As I continue to record my Peace Corps service through words, I am going to take my writing a step further and will be a regular columnist for my former employer, The Capital Journal. The column will run every other week and will focus on my experiences in Lesotho related to America, specifically South Dakota. The columns won’t be much different than these blog posts, however, maybe with less errors thanks to my editors. I plan to post them on my blog as well, after the publish date, for my beloved blog readers. However, if you are in Pierre, make sure to pick up a copy of the paper and check out other local news, especially stuff from the other Mangan. Below is my first submission for the paper.
Also, just so my readers are aware, posts on the blog are usually one to two weeks old. I schedule my posts a week before they run so that I always have content in case a huge rain storm knocks out the electricity box and I can’t charge my computer or the network stops works because it can (which does happen).
I am really trying to make something of this blog and believe in consistency. With that, I would love you forever if you recommend posts to friends, followers or random people on the street.
Thank you, and enjoy.
In August, I pulled up to the front of Washington Elementary before the majority of students had arrived. I was there on assignment for the Capital Journal to cover a big event for every student in the Pierre School District: the first day of school.
My job was to capture the glow and wonder of a new academic year, so I decided the best spot would be the kindergarten room. A teacher graciously allowed me to observe the five and six year olds walk into their new classroom. Some students where excited and rushed to their cubbyholes, while others hung close to their parents and slowly tested the waters of the new place.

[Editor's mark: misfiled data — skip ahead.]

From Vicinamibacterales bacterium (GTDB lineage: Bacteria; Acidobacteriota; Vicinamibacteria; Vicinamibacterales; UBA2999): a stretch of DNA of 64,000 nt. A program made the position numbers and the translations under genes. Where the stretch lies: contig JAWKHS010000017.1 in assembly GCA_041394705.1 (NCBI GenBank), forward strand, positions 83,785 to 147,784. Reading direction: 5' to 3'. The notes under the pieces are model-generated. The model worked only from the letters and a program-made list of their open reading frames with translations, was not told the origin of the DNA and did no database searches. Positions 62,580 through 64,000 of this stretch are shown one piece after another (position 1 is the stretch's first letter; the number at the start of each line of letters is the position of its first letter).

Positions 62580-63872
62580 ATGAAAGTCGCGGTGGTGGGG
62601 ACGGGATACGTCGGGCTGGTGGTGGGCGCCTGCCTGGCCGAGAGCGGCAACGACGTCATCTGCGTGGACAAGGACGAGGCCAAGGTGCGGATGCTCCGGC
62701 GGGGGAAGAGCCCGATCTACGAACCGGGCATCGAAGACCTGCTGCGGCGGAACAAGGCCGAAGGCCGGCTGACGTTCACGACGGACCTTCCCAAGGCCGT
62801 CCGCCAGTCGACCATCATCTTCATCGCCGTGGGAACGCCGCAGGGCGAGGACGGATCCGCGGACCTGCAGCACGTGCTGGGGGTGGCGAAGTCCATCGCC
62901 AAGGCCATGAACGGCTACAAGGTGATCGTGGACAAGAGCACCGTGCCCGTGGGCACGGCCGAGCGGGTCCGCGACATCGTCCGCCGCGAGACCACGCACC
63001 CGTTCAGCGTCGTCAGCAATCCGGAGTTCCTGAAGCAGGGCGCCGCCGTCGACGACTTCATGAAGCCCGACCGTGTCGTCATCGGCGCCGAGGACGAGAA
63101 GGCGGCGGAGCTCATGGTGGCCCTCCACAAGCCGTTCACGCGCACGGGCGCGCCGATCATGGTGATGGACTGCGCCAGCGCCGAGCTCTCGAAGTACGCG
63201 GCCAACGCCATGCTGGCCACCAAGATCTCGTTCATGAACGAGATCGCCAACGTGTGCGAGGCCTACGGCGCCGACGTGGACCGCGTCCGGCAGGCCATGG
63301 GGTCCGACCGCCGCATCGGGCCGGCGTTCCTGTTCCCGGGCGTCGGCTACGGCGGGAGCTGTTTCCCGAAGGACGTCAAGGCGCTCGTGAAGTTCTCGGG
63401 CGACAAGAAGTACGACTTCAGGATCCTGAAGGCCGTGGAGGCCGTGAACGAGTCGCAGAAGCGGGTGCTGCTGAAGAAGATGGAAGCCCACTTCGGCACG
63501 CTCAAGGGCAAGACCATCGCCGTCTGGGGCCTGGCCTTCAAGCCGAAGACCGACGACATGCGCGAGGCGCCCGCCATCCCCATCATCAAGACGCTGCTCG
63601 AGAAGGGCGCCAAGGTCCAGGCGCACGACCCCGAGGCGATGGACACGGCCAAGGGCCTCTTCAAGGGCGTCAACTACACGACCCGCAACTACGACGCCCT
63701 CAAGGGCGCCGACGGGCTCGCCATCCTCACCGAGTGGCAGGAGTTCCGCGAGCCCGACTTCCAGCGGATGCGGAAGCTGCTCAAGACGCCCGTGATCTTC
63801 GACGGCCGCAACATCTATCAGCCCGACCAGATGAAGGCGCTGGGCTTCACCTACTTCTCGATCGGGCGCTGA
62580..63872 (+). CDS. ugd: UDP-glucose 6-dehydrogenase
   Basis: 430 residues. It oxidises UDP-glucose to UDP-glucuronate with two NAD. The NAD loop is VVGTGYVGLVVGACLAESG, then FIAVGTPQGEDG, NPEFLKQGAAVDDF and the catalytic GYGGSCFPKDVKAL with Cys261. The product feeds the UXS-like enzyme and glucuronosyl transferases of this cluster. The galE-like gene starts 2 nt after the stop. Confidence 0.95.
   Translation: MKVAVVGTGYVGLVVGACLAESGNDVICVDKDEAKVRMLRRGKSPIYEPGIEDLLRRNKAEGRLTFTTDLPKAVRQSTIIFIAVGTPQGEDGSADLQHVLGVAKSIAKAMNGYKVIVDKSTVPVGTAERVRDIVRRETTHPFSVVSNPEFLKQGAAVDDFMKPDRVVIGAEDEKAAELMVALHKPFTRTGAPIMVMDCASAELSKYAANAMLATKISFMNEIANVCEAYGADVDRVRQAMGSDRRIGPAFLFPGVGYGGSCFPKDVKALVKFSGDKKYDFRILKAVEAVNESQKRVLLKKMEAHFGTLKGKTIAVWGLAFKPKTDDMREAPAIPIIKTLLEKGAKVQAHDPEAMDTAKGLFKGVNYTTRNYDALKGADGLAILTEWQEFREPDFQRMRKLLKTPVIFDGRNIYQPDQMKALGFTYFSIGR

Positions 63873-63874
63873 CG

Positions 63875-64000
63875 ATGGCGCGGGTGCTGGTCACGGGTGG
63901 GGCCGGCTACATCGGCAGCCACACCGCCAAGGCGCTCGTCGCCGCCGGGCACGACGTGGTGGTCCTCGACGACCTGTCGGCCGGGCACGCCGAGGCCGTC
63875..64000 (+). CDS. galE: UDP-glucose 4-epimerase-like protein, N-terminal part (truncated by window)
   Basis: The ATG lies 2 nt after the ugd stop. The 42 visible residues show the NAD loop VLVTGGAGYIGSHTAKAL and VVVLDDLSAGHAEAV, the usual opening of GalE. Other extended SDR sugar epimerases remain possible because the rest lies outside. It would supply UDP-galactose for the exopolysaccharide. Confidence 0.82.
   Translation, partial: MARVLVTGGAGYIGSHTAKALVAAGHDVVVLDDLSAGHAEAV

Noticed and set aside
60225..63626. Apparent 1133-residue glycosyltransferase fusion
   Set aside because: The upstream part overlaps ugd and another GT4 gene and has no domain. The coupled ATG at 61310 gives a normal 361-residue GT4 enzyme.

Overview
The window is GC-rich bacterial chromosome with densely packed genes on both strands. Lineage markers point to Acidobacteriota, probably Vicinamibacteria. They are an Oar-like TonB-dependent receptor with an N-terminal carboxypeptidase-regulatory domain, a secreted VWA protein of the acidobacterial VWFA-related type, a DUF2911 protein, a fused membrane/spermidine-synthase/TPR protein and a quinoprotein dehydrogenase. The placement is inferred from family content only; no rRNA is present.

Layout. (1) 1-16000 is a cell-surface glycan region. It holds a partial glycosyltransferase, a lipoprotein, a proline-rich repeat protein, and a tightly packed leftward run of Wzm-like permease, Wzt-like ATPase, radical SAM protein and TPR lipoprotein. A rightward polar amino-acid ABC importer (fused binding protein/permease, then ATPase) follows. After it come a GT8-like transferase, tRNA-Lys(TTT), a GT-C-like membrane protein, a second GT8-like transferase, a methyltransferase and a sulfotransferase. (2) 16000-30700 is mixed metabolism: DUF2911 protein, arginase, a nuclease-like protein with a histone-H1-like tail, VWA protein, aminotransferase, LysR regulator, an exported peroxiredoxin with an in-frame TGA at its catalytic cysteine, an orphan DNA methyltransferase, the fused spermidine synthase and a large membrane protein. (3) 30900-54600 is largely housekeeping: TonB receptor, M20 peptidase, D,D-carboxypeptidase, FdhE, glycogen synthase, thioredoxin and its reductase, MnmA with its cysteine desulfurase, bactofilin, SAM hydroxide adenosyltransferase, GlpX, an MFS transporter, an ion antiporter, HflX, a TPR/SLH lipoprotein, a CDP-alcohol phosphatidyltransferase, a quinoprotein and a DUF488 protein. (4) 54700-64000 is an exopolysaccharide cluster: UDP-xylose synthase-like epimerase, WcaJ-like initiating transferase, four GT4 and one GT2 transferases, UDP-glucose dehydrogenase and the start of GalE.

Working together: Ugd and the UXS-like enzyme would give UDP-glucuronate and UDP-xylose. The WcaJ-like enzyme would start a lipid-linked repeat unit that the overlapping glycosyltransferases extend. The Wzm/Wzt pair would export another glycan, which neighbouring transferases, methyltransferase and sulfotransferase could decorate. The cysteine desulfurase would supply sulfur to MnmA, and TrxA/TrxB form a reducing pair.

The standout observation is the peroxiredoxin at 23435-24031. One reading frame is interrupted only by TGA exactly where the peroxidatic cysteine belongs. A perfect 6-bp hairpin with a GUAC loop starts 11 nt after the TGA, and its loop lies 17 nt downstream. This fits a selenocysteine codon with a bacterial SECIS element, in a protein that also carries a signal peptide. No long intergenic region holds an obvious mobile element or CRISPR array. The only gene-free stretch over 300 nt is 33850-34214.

Being there brought back memories of my first days. In preschool, I tried to take off my shoes. The day before my freshman year of high school, my mother and I rushed to the store to repair a terrible dye job that turned my hair orange.
Still, no matter what had happened during the previous year or the summer, the first day full of hope.
This week, I had another first day of school, this time as a teacher. In October, I left South Dakota and the country to serve with Peace Corps in Lesotho. After eight weeks of training, I became an education volunteer and spent the first month in my new village integrating into the community and preparing for my own big day.
School in Lesotho is different. Instead of the parent drop-off ritual, students walk to class, sometimes as far as six miles. They may have a few notebooks and pens, but most schools don’t have textbooks, let alone other colorful posters or SMART boards. At the middle school and high school level, all classes – even complicated courses such as physics – are taught in English, a language they only start learning in the fourth grade.
It is not easy for students in Lesotho, yet, even a culture different from ours, the magic of a new year isn’t lost. Sunday, before the first day, a student walked by my house and said with a giant smile, “School starts tomorrow.”
The first day brings nerves and, as a first-time teacher, that anxiety is stronger: Will my teaching be so terrible that the students learn nothing and I completely ruin their lives forever?
Even with my over-exaggerated anxiety, the first day of school brings out something better – hope. A new year means hope for new adventures, new friends and a new you.
With only three months in Lesotho, I still feel link a stranger in this country. However, the energy of the first day of school is something I can relate to, something I can find comfort in. It marks the beginning of my teaching career with hope, not only for the school year but also for all of my two-year service.